Global partners, IBM Watson help TMU researchers fight cancer
Turning scientific research findings into clinical treatments has long been a TMU specialty. Collaborations between scientists and clinicians seeking new strategies against cancer have been particularly fruitful.
Last spring’s Joint Oncology Symposium, co-organized by the University of Pittsburgh Cancer Institute, brought US and Asian experts to TMU to share ideas on promising cancer treatments.
Lung, skin and prostate cancers were discussed using comparative studies of patient cohorts as well as care options. The UPCI-TMU Symposium also explored use of “big data” and data management applications for clinical treatment development.
Another example of TMU cancer research leadership is the Asia-Pacific Joint Symposium of Recent Progresses in GI Cancers held in last summer, which focused on gastric, colorectal and peritoneal carcinomatosis. Researchers from the National University of Singapore and the Chinese University of Hong Kong joined local peers to share new tools for early detection of gastric cancers, as well as recent chemotherapies that temper stromal response in pancreatic cancer.
“International research symposiums are useful platforms where we invite researchers from other countries to share their latest work,” said TMU Taipei Cancer Center Superintendent Jacqueline Whang-Peng, a renowned researcher and Academia Sinica member who was the first woman scientist at the US National Institutes of Health. “I always encourage young and seasoned clinicians to take part in these events,” because their discussions are “pre-selected, condensed, and relevant. … [Such interactions] are not replaceable by an online search” for physicians renewing their knowledge and skills.
Dr. Whang-Peng said existing cancer knowledge is insufficient, particularly in difficult clinical cases: “This is when the [doctors’] ability to conduct research becomes critical.” She encourages clinicians to gain research skills, whether through programs like TMU’s MD-PHD degree or postgraduate research. Yet for physicians who remain primarily clinicians, research meetings are crucial to professional development.
International or regional exchanges offer fresh perspectives, Dr. Whang-Peng said. “The similarities in dietary habits, lifestyles and external environments in the Asia-Pacific region provide some preconditions for studies of locally prevalent cancers.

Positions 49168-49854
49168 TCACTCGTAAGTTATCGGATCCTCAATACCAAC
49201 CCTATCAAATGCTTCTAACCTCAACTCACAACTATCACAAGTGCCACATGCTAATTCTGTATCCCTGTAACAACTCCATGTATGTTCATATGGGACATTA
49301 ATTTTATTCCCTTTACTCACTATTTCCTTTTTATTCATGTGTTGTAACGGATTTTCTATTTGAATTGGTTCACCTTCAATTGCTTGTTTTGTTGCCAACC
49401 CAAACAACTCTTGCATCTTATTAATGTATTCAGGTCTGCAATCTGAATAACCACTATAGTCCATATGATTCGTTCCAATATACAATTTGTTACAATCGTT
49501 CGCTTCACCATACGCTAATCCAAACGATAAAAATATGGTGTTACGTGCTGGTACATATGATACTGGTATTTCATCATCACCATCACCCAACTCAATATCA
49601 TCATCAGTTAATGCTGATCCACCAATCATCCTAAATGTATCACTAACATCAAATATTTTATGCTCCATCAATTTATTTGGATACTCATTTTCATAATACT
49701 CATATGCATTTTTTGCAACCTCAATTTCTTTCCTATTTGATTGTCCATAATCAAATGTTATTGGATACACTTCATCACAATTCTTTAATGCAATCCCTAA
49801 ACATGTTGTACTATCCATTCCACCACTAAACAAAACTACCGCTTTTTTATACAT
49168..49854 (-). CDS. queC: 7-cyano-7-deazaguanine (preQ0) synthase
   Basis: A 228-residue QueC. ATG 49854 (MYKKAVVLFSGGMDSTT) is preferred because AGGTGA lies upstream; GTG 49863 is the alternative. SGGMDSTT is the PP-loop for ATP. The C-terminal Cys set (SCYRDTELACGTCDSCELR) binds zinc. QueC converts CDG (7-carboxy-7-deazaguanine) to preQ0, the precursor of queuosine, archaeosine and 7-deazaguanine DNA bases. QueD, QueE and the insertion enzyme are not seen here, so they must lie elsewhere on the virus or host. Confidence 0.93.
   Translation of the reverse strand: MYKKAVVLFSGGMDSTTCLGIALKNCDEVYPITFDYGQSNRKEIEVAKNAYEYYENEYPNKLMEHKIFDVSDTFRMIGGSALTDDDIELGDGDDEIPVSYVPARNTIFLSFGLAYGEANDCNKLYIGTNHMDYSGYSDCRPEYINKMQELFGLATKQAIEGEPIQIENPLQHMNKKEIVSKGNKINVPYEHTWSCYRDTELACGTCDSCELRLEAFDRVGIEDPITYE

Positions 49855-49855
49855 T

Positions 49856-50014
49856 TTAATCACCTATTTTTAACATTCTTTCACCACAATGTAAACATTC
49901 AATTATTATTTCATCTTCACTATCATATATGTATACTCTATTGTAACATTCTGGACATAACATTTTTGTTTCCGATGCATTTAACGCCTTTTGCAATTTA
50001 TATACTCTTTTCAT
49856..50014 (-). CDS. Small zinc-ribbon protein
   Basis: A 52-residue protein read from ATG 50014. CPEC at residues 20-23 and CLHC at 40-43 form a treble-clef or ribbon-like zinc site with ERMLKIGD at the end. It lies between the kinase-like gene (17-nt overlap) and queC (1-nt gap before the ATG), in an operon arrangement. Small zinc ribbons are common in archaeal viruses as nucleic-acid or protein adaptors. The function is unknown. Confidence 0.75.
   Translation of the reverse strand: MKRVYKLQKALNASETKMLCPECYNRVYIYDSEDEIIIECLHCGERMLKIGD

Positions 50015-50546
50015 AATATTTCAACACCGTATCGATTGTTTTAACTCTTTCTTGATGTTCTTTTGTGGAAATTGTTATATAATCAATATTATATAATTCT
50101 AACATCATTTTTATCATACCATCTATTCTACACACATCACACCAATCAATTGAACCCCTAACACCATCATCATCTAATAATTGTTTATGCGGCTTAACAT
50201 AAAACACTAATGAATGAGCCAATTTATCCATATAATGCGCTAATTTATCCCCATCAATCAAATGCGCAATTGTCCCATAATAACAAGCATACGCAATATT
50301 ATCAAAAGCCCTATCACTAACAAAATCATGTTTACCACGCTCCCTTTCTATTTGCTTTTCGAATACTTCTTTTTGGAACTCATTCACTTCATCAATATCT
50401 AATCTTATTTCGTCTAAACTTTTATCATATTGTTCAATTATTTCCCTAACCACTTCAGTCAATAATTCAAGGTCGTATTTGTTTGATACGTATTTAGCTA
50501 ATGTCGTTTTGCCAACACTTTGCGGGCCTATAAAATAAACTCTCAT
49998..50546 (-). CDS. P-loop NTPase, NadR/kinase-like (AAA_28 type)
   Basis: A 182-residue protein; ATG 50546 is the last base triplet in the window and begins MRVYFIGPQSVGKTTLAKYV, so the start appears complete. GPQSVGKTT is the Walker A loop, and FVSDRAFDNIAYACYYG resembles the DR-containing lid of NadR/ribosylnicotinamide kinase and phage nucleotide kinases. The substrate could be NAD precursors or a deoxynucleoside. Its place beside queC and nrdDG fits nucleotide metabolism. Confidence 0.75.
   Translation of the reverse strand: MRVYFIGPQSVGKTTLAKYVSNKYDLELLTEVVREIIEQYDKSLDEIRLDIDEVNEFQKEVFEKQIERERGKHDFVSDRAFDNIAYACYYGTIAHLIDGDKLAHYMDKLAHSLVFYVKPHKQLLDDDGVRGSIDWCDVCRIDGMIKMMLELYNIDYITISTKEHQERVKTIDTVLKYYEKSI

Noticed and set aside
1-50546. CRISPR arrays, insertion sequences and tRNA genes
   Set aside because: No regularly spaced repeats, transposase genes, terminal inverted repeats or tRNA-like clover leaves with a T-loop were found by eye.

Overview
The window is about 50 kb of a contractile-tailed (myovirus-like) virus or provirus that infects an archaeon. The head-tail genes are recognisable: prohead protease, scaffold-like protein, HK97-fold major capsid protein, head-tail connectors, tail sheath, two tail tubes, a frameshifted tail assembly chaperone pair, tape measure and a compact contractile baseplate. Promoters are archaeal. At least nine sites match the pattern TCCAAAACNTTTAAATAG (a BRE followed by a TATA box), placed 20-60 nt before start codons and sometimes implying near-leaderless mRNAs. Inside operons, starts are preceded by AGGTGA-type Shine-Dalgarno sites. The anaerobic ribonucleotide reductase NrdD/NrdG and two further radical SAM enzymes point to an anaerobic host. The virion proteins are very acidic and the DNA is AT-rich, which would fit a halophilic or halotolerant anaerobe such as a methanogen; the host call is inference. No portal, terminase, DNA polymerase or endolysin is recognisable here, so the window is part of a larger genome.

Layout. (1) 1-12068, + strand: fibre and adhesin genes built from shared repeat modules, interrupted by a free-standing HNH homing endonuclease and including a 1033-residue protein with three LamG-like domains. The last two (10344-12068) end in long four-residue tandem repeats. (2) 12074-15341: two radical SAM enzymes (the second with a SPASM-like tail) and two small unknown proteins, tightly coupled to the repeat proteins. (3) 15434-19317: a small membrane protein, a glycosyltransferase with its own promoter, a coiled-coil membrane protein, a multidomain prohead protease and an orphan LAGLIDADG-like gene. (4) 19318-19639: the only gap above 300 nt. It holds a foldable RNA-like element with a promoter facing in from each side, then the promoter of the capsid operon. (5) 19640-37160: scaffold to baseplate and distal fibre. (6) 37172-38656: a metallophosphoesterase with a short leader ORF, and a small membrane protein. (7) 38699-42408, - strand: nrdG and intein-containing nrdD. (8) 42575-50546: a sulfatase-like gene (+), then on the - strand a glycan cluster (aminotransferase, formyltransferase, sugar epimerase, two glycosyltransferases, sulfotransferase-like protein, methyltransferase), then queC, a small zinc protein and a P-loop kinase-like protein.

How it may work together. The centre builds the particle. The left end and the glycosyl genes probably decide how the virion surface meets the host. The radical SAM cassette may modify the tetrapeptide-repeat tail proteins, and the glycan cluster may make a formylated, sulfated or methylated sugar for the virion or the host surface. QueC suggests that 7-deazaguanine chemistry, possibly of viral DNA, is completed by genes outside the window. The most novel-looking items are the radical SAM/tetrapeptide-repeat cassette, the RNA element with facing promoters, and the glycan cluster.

“Similarly, working with researchers in the United States helps [TMU researchers] understand how, given genetic differences and varied patient cohorts, the same cancers are treated with diverse approaches.” Expanding physicians’ knowledge base helps them choose the best treatments for each patient, she said.
IBM Watson brings best knowledge to bedside
TMU’s tradition of evidence-based cancer treatment approaches led to the university’s recent implementation of IBM Watson for Oncology, which helps inform oncologists’ decisions aided by artificial intelligence technologies.
As Taiwan’s Ministry of Health and Welfare expects more than 100,000 new cancer cases in 2017, service providers and systems seek data-driven, evidence-based cancer care. Yet the vast and rapidly expanding medical literature challenges busy clinicians who are also short of time to follow hundreds of journals. PubMed, a major US-govornment-funded archive service of biomedical and life sciences journal literature, shows that about 50,000 oncology research papers are published annually, and by 2020 medical information is projected to double every 73 days (Densen, 2011), far outpacing human ability to keep up.
IBM Watson for Oncology identifies treatment options with supporting medical evidence for consideration by oncologists, drawing from more than 200 textbooks and 300 medical journals that represent nearly 15 million text pages. While oncologists may be able to access the same resources through traditional libraries, Watson’s function is to filter and highlight evidence-based treatment options, ranking them and linking to peer-reviewed studies and clinical guidelines.
“The introduction of Watson for Oncology will be a game-changer for cancer patients in Taiwan,” said Professor Yun Yen, a renowned oncologist and researcher who just stepped down as TMU’s president. “With Watson, our team of oncologists can make informed treatment decisions for patients based on insights derived from the individuals’ unique health status, the latest medical research and other relevant data.”
Cancer patients will benefit from more comprehensive clinical judgements based on this computing tool. Taiwan’s first health care system to implement this is Taipei Medical University’s four affiliated hospitals – the Taipei Cancer Center, TMU Hospital, Wan Fang Medical Center, and Shuang Ho Hospital.
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